Angels Gate Cultural Center | San Pedro, CA
September 12, 2017 - December 17, 2017
September 12, 2017 - December 17, 2017
Six Southern California-based artists lead multimedia projects mapping the geopolitical implications that anchor one of the largest ports situated in San Pedro in its daily negotiation of national border. Work produced examines the impact of these negotiations as part of a larger conversation about the United States border.
Curators: Raquel Gutiérrez and Martabel Wasserman
Featured Artists: Mecca Vazie Andrews, Edgar Fabián Frías, Paul Pescador, Jimena Sarno, Dany Naierman and Sebastian Hernandez.
Curatorial Statement: How is a territory recognized as sovereign—where climate and a citizenry under duress are taken into account within the logic of economic prosperity? According to urban historian Gilbert Estrada the Ports of Los Angeles and Long Beach have helped transform the sprawling metropolis into the largest business investment in America. As a significant center for international trade, Southern California is part of a $8.9 trillion global exchange that also facilitates a contemporary U.S. trade deficit with China, the largest trade deficit in world history. The ports receive and send out just under 14 million containers annually, making it one of the largest seaports in the world. The port as it is situated five miles away from Angel’s Gate Cultural Center is the physical mediary to the materiality of territorial waters or a territorial sea is constituted by the 1982 United Nations Convention on the Law of the Sea. In this named sovereign territory of the state foreign ships (civilian) are allowed passage through it; this sovereignty also extends to the airspace over and seabed below. Adjustment of these boundaries is called, in international law, maritime delimitation (which is applied to the disputes between nations over maritime claims). The term "territorial waters" is an umbrella term used to refer to any area of water over which a state has jurisdiction, including internal waters, the contiguous zone, the exclusive economic zone and potentially the continental shelf. Embedded in these legal designations and histories of trade is an understanding that the coast and its waters surround the border and hosts within its natural environment the logic of arbitrary delineation that separate nation-states from each other. How does the ocean—something that brings calm and hosts worlds of life—becomes implicated in the histories and legacies of militarism and colonialism within and surrounding the area of the Los Angeles Harbor Region? How is colonialism given a post-prefix when the global market continues to funnel indigenous bodies into exploitative labor matrices of practice?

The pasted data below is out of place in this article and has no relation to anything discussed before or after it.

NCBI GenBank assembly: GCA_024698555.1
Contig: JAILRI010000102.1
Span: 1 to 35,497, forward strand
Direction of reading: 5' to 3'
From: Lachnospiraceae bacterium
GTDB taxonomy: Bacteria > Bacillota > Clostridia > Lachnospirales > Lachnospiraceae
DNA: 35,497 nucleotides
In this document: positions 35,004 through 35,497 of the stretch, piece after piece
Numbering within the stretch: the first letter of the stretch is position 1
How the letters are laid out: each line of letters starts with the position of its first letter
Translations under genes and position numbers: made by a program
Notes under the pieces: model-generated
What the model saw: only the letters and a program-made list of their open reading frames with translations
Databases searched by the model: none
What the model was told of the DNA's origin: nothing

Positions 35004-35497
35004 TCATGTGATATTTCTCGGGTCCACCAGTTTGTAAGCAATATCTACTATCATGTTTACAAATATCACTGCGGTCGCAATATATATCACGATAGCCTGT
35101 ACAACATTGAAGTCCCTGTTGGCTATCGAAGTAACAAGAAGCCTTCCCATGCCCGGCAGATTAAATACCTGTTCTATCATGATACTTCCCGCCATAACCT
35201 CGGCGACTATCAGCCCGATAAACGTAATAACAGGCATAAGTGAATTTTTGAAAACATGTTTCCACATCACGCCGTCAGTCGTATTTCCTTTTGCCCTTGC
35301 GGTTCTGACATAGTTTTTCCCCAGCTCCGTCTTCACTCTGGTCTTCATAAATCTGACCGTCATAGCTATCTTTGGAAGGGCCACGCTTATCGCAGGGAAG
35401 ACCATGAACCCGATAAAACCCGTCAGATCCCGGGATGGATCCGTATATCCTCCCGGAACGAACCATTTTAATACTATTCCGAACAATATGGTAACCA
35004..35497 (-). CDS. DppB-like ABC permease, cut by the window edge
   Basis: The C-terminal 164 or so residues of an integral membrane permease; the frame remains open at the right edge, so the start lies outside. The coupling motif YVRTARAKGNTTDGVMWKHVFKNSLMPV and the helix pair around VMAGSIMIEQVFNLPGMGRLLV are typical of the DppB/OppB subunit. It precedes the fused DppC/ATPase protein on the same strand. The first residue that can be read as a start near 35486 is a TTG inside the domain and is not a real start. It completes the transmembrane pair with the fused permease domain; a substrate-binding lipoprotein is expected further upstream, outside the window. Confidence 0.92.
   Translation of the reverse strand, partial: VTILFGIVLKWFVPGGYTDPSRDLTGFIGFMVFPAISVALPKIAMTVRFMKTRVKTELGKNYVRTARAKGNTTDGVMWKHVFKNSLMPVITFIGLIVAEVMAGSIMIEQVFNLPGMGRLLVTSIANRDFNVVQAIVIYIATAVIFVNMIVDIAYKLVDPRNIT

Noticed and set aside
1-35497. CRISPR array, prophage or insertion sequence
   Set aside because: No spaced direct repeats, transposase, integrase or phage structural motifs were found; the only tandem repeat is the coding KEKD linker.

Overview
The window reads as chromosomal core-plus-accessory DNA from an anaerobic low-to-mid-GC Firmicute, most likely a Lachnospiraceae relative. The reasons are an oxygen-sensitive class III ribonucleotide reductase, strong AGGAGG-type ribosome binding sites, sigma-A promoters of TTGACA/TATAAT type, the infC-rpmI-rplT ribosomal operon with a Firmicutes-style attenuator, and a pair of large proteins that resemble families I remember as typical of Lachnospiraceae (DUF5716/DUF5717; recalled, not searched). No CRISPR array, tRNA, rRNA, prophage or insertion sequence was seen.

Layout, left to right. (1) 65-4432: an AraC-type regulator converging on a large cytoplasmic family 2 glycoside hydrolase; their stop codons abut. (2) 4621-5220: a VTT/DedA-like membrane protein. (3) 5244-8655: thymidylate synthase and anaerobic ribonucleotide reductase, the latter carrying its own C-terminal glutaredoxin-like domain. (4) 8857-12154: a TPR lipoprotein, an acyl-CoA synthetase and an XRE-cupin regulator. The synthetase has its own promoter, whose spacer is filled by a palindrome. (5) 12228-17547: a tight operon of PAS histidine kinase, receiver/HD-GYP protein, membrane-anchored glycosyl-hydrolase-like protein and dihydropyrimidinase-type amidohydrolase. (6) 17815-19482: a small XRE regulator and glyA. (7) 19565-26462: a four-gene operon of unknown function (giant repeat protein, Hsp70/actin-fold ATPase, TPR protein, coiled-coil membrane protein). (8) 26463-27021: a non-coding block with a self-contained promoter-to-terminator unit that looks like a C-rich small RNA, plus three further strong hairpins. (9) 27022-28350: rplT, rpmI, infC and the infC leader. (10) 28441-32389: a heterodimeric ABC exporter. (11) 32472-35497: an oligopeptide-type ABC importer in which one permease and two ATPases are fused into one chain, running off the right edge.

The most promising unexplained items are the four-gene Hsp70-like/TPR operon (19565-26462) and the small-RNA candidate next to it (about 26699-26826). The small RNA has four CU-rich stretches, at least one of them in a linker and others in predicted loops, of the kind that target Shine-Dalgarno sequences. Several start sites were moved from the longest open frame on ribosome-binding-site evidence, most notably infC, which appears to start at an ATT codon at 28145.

Remembering these specters of labor that reside within embodied histories and in the landscape is a vital part of Coastal/Border as visioned by the six artists who have produced a multi-platform investigation exploring how histories of Los Angeles/Latin America continue to map the geopolitical implications that anchor one of the largest ports situated in San Pedro in its daily negotiation of national border. The work produced examines the impact of these negotiations as part of a larger conversation about the United States border and its continued antagonism against citizens of other countries who are forced out economically and into precarious waters. The works here also engage with communities found along the 110 and 710 freeways as a way to collectively explore the coast as a border to create ongoing dialogues about these histories and legacies. It is through these conversations that inform the ways relational exchanges attempt to disrupt the modes that economic trade negatively impact the lives of those who live in Los Angeles and its Harbor Region.
Address: 3601 South Gaffey Street, San Pedro, CA 90731 | Phone: (310) 519-0936 | Email: firstname.lastname@example.org
Admission: Free | Hours: Monday - Friday 10am-5pm | Saturday - Sunday 12pm-5pm
Parking: Free. There are two entrances to Angels Gate Park and Angels Gate Cultural Center. The driveway at 36th Street and Gaffey Street is normally locked after sunset. The main gate at 32nd Street will remain open and lighted until 10 p.m.
Facebook: /AngelsGateCulturalCenter | Instagram: @AngelsGateArt | Twitter: @AngelsGateArt
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Banner Image: Sebastian Hernandez, Skeletal Figure, watercolor, 6'' x 8'' 2017.